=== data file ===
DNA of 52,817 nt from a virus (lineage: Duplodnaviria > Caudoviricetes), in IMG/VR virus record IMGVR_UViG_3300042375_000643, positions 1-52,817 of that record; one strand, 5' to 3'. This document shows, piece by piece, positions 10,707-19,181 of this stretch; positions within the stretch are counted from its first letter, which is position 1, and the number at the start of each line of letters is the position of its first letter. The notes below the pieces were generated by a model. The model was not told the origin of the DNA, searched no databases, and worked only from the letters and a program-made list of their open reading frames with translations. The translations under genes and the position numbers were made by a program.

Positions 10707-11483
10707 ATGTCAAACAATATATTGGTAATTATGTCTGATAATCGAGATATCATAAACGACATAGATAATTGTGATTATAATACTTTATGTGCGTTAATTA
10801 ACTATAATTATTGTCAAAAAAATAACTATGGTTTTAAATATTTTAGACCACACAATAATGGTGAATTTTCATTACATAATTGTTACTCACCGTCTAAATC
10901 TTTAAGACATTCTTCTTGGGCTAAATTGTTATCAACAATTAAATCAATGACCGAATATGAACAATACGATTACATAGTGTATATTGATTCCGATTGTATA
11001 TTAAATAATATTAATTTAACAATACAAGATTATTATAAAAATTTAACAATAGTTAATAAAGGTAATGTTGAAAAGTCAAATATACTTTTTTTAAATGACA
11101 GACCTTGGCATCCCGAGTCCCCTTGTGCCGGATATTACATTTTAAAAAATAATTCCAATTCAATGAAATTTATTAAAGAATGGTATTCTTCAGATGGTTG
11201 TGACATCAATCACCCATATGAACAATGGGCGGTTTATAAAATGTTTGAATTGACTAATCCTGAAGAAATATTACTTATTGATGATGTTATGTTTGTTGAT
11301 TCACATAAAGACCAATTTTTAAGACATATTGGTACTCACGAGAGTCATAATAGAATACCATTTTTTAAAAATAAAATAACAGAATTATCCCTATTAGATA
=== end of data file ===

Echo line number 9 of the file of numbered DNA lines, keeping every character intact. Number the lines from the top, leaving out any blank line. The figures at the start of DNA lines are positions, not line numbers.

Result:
11301 TCACATAAAGACCAATTTTTAAGACATATTGGTACTCACGAGAGTCATAATAGAATACCATTTTTTAAAAATAAAATAACAGAATTATCCCTATTAGATA